In the United States, someone needs blood every two seconds. The safety and availability of blood for transfusions depend on careful screening and selection of donors. Understanding which donor characteristics lead to the best outcomes for blood transfusion recipients is key to improving health care for millions of patients.
As the data coordinating center for the Recipient Epidemiology and Donor Evaluation Study-III (REDS-III), RTI is working to close gaps in previous research, which have not comprehensively linked characteristics of donated blood to patient outcome. By identifying factors that lead to positive transfusion outcomes, results from REDS-III will allow practitioners to better utilize donated blood.
Basic, Translational, and Clinical Research in Four Countries
REDS-III is a seven-year transfusion safety research initiative launched by the National Heart, Lung, and Blood Institute (NHLBI) that aims to improve transfusion practice, as well as blood donor safety and availability in both domestic and international settings.
The third in a series of NHLBI epidemiologic programs, REDS-III is the first to evaluate recipient outcomes as part of its portfolio of U.S. studies.
As the data coordinating center, RTI processes all data from the domestic studies—which gather information from four blood centers, 12 hospitals, and a central lab unit.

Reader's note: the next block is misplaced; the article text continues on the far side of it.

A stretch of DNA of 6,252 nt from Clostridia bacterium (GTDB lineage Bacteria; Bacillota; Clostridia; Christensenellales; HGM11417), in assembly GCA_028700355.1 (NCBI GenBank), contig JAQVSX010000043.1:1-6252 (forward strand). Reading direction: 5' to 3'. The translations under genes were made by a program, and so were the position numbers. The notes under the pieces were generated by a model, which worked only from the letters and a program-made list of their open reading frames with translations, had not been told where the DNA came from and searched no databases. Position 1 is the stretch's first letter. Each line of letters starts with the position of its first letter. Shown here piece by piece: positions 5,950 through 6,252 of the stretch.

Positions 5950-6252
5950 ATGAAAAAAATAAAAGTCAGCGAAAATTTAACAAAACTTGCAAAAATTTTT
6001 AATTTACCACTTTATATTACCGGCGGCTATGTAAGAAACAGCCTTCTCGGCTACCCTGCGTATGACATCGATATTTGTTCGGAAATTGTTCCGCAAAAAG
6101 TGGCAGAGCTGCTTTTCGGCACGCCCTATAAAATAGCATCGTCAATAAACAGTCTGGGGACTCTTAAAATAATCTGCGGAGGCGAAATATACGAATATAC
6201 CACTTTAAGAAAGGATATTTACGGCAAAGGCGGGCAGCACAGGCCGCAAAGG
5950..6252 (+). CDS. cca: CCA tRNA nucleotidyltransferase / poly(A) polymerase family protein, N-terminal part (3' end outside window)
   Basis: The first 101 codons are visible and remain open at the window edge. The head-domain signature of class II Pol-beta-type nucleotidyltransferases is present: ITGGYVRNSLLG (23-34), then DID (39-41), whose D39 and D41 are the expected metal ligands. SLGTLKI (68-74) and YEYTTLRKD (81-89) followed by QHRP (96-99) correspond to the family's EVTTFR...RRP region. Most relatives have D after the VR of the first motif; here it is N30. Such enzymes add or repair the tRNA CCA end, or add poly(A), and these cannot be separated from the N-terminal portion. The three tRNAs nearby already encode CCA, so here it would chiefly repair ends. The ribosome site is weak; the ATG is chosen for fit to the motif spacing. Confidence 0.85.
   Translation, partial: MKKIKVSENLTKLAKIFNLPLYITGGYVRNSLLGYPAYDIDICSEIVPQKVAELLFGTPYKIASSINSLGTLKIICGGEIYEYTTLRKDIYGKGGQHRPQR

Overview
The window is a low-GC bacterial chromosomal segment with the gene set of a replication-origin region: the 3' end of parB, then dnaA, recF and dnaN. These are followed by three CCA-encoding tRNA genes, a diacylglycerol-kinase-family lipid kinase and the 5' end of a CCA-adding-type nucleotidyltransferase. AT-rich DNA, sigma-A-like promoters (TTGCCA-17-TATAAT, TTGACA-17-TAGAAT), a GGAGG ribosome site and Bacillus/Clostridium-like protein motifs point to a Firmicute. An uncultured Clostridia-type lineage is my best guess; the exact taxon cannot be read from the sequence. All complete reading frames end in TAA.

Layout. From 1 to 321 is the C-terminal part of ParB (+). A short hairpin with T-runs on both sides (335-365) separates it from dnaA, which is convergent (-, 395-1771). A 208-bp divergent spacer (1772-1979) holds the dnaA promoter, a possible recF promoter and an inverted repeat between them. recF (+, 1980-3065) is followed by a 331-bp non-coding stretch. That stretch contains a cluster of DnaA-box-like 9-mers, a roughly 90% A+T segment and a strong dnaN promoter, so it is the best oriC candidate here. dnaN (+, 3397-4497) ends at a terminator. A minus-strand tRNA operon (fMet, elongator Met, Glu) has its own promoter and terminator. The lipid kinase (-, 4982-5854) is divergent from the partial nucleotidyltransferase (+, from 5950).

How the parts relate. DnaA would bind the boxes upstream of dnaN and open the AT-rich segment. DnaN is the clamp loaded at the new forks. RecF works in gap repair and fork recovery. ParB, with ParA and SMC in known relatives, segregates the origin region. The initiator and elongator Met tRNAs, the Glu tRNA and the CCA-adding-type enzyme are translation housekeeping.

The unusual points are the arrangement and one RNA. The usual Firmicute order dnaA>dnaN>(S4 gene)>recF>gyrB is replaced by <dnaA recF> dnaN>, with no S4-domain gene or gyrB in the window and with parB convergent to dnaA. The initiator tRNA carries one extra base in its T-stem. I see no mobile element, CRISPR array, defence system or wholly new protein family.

We also serve as the coordinating center for the international programs, which focus on donor and lab research regarding HIV transmission in Brazil, China, and South Africa, and on improving blood donor screening and management in these settings. We are also supporting efforts at these international sites to develop the capacity to rapidly investigate new or emerging transfusion-transmitted infections.
Better Data Supports Improvements in Blood Safety and Transfusion Medicine Practices
As a result of REDS-III, for the first time investigators have research data that enable linkage between blood donors and their donations to recipient clinical data. This allows researchers to investigate transfusion triggers, possible transfusion-transmitted infections and factors that contribute to transmission, and the effects of various transfusion medicine practices.
In addition to the donor and recipient data routinely captured by REDS-III, the program has 25 focused research protocols on topics such as genetic factors that may affect blood storage, establishment of a Brazilian sickle cell disease cohort, and molecular determinants of response to transfusion. Other international studies investigate blood-borne infections such as chikungunya and dengue.
Our work under REDS-III will be key to identifying and mitigating risks presented by tropical mosquito-borne diseases and emerging viruses. The program will inform improvements in global surveillance of blood supplies, directly improving the safety of blood transfusions worldwide.
In response to the outbreak of Zika virus, we are supporting data collection, conducting statistical analyses, and providing assistance with study design as an add-on to this project. This work will expand the knowledge base and allow transfusion medicine experts and government officials in both Brazil and the United States to evaluate the need for blood screening implementation. This work will impact public health by balancing blood safety and costs associated with the implementation of new screening assays or pathogen inactivation procedures.